Monthly Archives: November 2011

And Now Back to Your Regularly Scheduled Blogging

Or, Final NaNoWriMo 2011 Attempt Stat’s

Ending document (story plus notes and scene sketches): 46,800 words (opening document was around 19,000 words, about 9K story and 10K notes)

Ending contiguous narrative: 33,652

Total words written in November: 27,402 words, with 17,284 of that written from November 19-28

Total forward progress: 25,011 words. 

I started the month with little more than my prologue and the opening scene from both heroine and hero’s perspectives.  Now I am about halfway through the project overall, with 2/5 of outline written from the beginning in a continous narrative flow. The outline percentage is deceptive because I’m considering the climax/denoument a full 1/5 even though the word count it requires will not be.  Thus my 2/5 of the outline is actually about 45% of my projected word count written straight through.  This, together with the pre-written sketches of most of the major scenes from here on out, means I’m at the halfway point overall.  It’s all downhill from here…at least on the draft.

I’m not even thinking about the editing yet…that will be a whole nother statistic, and one I can’t even try to guess at before I get the roughest draft back from my first readers (best friend and mom). 

I have come up with a tentative title, and I have a picture chosen for the cover if I can afford a license for it (one hopes, but does not expect…I’m not even emailing about it until the book is in revisions). I have ideas for two small stories that could come out of it…one might be integrated in as a subplot, the other definitely will not, but my thought right now is that they will both be separate stories, and either (or both) will be what I write while waiting to get feedback from first readers.  I also have a science fiction world I built ages ago–the first year out of college, in fact–that has been on my mind lately as a place to revisit, so I may jump tracks completely and go floating in the emptiness between the stars for a while after this instead.  Remains to be seen where my head is on the far side.

But in the meantime I remain enthusiastic about my story and my characters, and I’m looking forward to the second half of the story, which will be the fun part of bringing them together will they, nill they….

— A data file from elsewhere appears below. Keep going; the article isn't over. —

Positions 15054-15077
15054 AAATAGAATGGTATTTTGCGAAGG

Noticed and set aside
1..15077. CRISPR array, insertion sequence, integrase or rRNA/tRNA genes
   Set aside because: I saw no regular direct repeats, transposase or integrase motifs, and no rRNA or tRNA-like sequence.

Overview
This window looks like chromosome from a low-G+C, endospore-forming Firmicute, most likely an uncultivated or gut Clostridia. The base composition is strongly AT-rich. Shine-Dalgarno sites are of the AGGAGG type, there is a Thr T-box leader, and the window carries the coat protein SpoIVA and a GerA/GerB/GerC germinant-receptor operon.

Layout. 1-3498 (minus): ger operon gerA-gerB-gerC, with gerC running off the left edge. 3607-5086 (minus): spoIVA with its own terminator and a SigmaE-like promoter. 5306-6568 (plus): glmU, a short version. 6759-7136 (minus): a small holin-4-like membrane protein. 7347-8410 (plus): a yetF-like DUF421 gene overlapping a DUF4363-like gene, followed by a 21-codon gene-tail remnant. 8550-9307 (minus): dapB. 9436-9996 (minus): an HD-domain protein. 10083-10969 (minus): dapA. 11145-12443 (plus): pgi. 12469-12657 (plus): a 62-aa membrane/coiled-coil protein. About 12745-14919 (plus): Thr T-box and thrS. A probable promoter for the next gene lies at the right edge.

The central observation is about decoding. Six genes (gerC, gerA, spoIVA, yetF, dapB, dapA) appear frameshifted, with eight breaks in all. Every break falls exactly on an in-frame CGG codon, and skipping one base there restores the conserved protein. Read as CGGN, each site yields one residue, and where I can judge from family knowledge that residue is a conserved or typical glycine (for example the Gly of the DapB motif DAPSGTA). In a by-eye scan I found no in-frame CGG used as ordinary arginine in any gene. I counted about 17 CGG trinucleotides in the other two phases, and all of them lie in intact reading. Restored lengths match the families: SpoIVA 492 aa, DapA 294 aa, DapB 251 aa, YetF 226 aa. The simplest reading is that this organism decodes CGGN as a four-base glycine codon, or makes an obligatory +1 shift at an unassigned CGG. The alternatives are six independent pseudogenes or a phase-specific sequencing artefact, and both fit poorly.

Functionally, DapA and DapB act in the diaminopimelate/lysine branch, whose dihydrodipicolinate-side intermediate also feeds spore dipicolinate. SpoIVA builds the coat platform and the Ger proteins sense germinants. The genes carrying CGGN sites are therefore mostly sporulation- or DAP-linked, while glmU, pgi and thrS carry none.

So how’d the rest of you fare during November?


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How To Lose Readers And Alienate Friends

Step 1: Participate in NaNoWriMo.

This entails spending all of your free time for a month writing, instead of just some of it.  You won’t go out with your friends for the duration, and they will all think you’re being a jerk–or if you go out with one of them, the rest will think you’re an even bigger jerk for not making the same time for them.

Step 2: Stop blogging with your usual verve and frequency.

Because, duh, you’re spending your writing time writing your novel, not blog posts.

Step 3: Make sure 90% of the people who read your blog are other writers.

That way, they’ll be doing NaNoWriMo, too. That way no one will bother to come and look at the few posts you do manage to get up that aren’t self-indulgent whinging about how far you still have to go, or self-congratulatory boastings of beating your goals.

Step 4: Get depressed watching your monthly reading statistics freefall to about 10% of what they used to be.

Really there is no other reaction to that. Except possibly the depression that happens the moment after you realize those 59 page views were really somebody’s spambot.

Step 5: Don’t finish NaNo so then you look like a jerk and a loser.

Because we all know the one thing worse than being DFL is being DNF.

Step 6: Vow to conquer NaNo next year so you have something to show for your loss.

Yes.  I do believe #6 is the key.


Okay, so this was meant to be a joke. It sounded funnier in my head. Here it does just sort of look whiny and pathetic. I promise it’s not meant to be! I’m just being self-depracating, but I don’t mean you to infer that I regret attempting NaNoWriMo or that I think you, my lovely readers, won’t be trickling back in now that November is over!


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NaNoWriMo Is For Lovers (Update #4)

I am going to fail at my first serious NaNoWriMo attempt.  Although, it could be argued that I didn’t actually make a serious attempt given that I allotted no extra time than my previous schedule for writing for the first two and a half weeks of the challenge. 

There are still a few blocks of writing time between now and December first: tonight, the mornings before work Monday-Wednesday, lunch breaks Monday-Wednesday, and the evenings of Monday-Wednesday.  My goal is another 8000-10,000 words in that period, which will grant me victory for a half-NaNo (if defined as 25,000 words in two weeks). 

Right now I am close to 26,000 words beyond where I was October 31.  Another 10,000 (let’s be optimistic and round up, shall we?) should put me at the half-way point of my novel by outline and projected word count.  If that’s right, the extra words would also put me beyond halfway in real terms, since there are still a number of scenes pre-written in a skelatal form lessening the distance still to go in the second half of the writing.

Maybe I’ll keep the NaNo going and define mine as November 18-December 17.  Or maybe give it another go in December.  That should give me a complete rough draft, and a finished novel would be a lovely Christmas present for myself….

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Thank You for Reading

Or, The Ubiquitous Thanksgiving Post